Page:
(3)    Our $300 million CDHI letter of credit facility is restricted to support certain obligations under PPAs and power transmission and natural gas transportation agreements as well as fund the construction of our Washington Parish Energy Center. Pursuant to the terms and conditions of the CDHI credit agreement, the capacity under the CDHI letter of credit facility will be reduced to $125 million on June 30, 2019. The decrease in capacity will not have a material effect on our liquidity as alternative sources of liquidity are available. 
(4)    We have two unsecured letter of credit facilities with third party financial institutions totaling $200 million. One of the facilities, with commitments totaling $150 million, matures partially in June 2020 and fully by December 2020. The other facility, with commitments totaling $50 million, matures in June 2020. 

Liquidity was approximately $1.4 billion as of December 31, 2018. Cash and cash equivalents decreased in 2018 primarily due to net repayments of debt, consistent with our announced plan to reduce leverage, partially offset by cash provided by operating activities.

Table 3: Cash Flow Activities (in millions)

        Year Ended December 31, 
        2018        2017 
Beginning cash, cash equivalents and restricted cash        443          606   
Net cash provided by (used in):                 
Operating activities        1,101          949   
Investing activities        (392        (211 
Financing activities        (746        (901 
Net decrease in cash, cash equivalents and restricted cash        (37        (163 
Ending cash, cash equivalents and restricted cash        406          443   
                         

Cash provided by operating activities in 2018 was $1,101 million compared to $949 million in the previous year. The year-over-year increase was primarily due to an increase in income from operations, adjusted for non-cash items, partially offset by an increase in working capital employed resulting from the period-over-period change in net collateral margining requirements associated with our commodity hedging activity.

Cash used in investing activities was $392 million during 2018 compared to $211 million in the prior year. The increase was primarily driven by increased capital expenditures associated with additional capitalization of seasonal maintenance outage costs, partially offset by a distribution received in 2018 from an unconsolidated subsidiary.

Cash used in financing activities was $746 million during 2018 compared to $901 million in the prior year. Cash usage in both 2017 and 2018 is primarily driven by normal debt service payments during each respective period as well as the pay down of the $550 million 2017 First Lien Term Loan in 2017 and the repurchase of $390 million in aggregate principal Senior Unsecured Notes during 2018. Further, in 2019, through the date of this release, we repurchased an additional $48 million in aggregate principal of our Senior Unsecured Notes.

PG&E Bankruptcy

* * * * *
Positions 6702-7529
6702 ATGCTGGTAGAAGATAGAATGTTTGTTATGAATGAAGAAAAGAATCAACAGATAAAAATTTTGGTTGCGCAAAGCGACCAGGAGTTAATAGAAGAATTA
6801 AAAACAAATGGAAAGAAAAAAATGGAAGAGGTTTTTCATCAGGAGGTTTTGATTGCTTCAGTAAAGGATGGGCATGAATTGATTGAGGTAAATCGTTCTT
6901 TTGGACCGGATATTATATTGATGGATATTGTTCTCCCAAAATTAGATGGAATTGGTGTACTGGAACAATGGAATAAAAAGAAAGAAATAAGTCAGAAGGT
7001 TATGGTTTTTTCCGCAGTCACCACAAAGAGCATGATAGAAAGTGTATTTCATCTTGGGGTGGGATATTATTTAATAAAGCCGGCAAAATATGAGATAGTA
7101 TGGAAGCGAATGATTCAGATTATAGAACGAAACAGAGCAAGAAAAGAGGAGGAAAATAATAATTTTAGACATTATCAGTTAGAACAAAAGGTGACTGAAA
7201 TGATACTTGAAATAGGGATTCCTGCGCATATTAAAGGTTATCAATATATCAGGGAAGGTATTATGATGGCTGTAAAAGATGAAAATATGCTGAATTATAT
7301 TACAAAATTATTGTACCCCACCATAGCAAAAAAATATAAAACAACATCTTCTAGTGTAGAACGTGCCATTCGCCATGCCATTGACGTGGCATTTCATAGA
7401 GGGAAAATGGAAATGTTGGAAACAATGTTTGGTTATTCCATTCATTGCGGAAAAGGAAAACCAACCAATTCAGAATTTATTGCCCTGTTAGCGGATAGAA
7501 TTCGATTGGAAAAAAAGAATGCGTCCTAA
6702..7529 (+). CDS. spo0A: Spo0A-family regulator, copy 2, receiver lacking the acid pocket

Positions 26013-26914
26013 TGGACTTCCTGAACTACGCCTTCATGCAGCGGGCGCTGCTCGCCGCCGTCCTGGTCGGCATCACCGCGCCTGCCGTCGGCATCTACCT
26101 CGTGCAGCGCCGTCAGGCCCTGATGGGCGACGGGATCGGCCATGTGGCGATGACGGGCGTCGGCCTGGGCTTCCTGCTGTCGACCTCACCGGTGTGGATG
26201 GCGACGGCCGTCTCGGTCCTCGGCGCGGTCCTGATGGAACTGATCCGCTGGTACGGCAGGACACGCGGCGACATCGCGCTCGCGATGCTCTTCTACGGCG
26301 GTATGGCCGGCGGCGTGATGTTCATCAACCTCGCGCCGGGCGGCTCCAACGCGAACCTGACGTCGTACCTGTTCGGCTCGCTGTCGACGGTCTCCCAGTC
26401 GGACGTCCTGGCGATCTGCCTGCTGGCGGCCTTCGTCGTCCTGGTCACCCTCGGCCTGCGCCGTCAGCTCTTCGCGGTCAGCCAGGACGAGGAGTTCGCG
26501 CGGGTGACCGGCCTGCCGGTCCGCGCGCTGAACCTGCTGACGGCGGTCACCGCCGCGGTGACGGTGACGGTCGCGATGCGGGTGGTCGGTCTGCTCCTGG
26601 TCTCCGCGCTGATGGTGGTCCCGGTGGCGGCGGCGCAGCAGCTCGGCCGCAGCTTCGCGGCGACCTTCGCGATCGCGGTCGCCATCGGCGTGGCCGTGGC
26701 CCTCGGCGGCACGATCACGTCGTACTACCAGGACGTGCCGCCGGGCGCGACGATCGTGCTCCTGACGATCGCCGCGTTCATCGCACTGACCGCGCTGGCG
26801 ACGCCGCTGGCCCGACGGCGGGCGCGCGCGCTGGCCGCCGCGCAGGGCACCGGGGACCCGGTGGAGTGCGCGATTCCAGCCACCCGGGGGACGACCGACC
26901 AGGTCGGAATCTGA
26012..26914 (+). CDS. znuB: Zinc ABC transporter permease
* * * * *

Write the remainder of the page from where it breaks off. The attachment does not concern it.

On January 29, 2019, PG&E and PG&E Corporation each filed voluntary petitions for relief under Chapter 11. We currently have several power plants that provide energy and energy-related products to PG&E under PPAs, many of which have PG&E collateral posting requirements. Since the bankruptcy filing, we have received all material payments under the PPAs, either directly or through the application of collateral. We also currently have numerous other agreements with PG&E related to the operation of our power plants in Northern California, under which PG&E has continued to provide service since its bankruptcy filing. We cannot predict the ultimate outcome of this matter and continue to monitor the bankruptcy proceedings.

Our power plants that sell energy and energy-related products to PG&E through PPAs, include Russell City Energy Center and Los Esteros Critical Energy Facility which both achieved commercial operations in 2013. As of December 31, 2018, our Consolidated Balance Sheet included $1.1 billion (including $169 million attributable to the noncontrolling interest) and $504 million (including $85 million attributable to the noncontrolling interest) in net long lived assets and non-recourse project finance debt, respectively, associated with these two power plants. Since the bankruptcy filing, we have received all material payments under both PPAs, either directly or through the application of collateral. We cannot predict whether the PPAs will be assumed through the bankruptcy proceeding, however, we believe that even if the contracts were not to be assumed, the undiscounted future cash flows of the power plants would exceed the carrying values of each of the facilities. We continue to monitor the bankruptcy proceedings for any changes in circumstances that would impact the carrying value of either power plant.

As a result of PG&E’s bankruptcy, we are currently unable to make distributions from our Russell City and Los Esteros projects in accordance with the terms of the project debt agreements associated with each related project. If PG&E does not seek to assume our PPAs through their bankruptcy proceedings, unless otherwise modified, we will incur an event of default under the Russell City and Los Esteros project debt agreements 180 days after the date of PG&E’s bankruptcy filing. We continue to monitor the bankruptcy proceedings and are assessing our options.

Source: EvaluateEnergy® ©2019 EvaluateEnergy Ltd